I took two MLS virgins to the game on Saturday night at Toyota Park. Takeaways the night of: Modelo and Tyskie were a plus, Section 8 is loud, my stadium blanket is missing a button or two.
But when I asked them about the game last night, the takeaways were different. “It’s like they were snakebit,” one of them said.
Snakebit is probably too kind. Cubs-related words start to come to mind when you miss the chances the Fire missed in the second half before Jeff Larentowicz finally scored in the 83rd.
Andy Greunenbaum was on fire, ok, and obviously if the finishes were a wee bit more clinical the Fire could’ve made it a laugher, but in the moment, in the stadium, freezing, it felt like the goal would never come.
Section 8 and the rest of the fans were torn between encouraging the team and letting out some boos (and grunts and groans and other moans) of frustration. In my section, a kind of supporter dichotomy emerged throughout the second half as one fan stood to admonish Chris Rolfe after a second half miss, while a soccer team sized group of young girls cheered Rolfe on, assuring him he’d get the next one.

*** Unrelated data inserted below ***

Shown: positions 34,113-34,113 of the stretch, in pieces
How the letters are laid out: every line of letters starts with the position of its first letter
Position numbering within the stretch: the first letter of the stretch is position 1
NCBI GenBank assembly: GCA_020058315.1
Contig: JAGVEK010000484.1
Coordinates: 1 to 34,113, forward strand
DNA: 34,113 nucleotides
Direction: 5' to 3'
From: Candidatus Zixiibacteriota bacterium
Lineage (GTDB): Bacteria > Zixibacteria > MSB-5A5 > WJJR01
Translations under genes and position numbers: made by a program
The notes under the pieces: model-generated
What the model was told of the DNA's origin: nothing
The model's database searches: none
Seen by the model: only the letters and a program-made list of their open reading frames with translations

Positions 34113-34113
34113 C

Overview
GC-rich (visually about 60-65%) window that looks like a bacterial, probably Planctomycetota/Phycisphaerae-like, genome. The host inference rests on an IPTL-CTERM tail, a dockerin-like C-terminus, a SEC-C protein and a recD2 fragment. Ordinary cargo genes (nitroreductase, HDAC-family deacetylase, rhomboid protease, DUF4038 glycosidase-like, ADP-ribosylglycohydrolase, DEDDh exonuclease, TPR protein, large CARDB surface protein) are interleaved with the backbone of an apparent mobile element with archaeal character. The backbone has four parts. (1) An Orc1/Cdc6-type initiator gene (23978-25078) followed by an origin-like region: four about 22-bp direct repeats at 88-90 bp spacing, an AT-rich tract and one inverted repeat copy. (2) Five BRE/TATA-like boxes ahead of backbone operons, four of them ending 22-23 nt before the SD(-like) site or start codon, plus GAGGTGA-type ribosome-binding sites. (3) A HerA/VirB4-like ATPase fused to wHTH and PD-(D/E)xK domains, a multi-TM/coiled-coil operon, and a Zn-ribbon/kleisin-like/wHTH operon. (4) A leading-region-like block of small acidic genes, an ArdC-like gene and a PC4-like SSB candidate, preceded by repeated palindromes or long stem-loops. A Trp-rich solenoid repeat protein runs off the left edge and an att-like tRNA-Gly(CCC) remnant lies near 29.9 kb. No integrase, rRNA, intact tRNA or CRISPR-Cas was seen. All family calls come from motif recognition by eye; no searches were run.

But Gonzalo Segares had a shot from 10 feet right at the keeper in the 49th minute and Larentowicz badly sliced the follow up, Austin Berry was robbed in the 75th, Patrick Nyarko was blocked in the 51st and 54th, and Rolfe in the 56th and 75th. The crowd was exasperated and freezing and desperate to figure out what to make of the game.
Every good passage seemed to be punished or mercilessly ignored by Greunenbaum, who was scarily springy. Every time Nyarko’s hustle was rewarded with space behind the Crew or the decisive pass (which seemed like every time he was near the ball), nothing. Every time Rolfe turned his man, he booted the finish. That was what was most frustrating - it was like the game was ignoring how well the Fire were playing. It all felt sort of cruel.
And so it makes soccer-perfect sense that the goal didn’t come from a measured through ball or some quick passing, nor did it come from the high pressure that harassed Columbus all game. It came on a basically ugly long throw and an industrial finish from Larentowicz.
The game ran out of ways to keep the Fire from scoring, and the team reacted - erm, celebrated - with as much an exhale, like, “Finally,” as hysterical exuberance. Look at the gif above. After his goal, Larentowicz barely smiles!
But the game doesn’t care. In the end my friends had witnessed a fairly good introduction to Toyota Park. The game was exciting, the Fire won the day, and maybe most important, the cheering dilemma in my section was definitively decided in favor of the encouraging girls.
Between the Lines is a weekly column from Chicago-Fire.com contributor Ben Schuman-Stoler. Follow him on Twitter @bsto.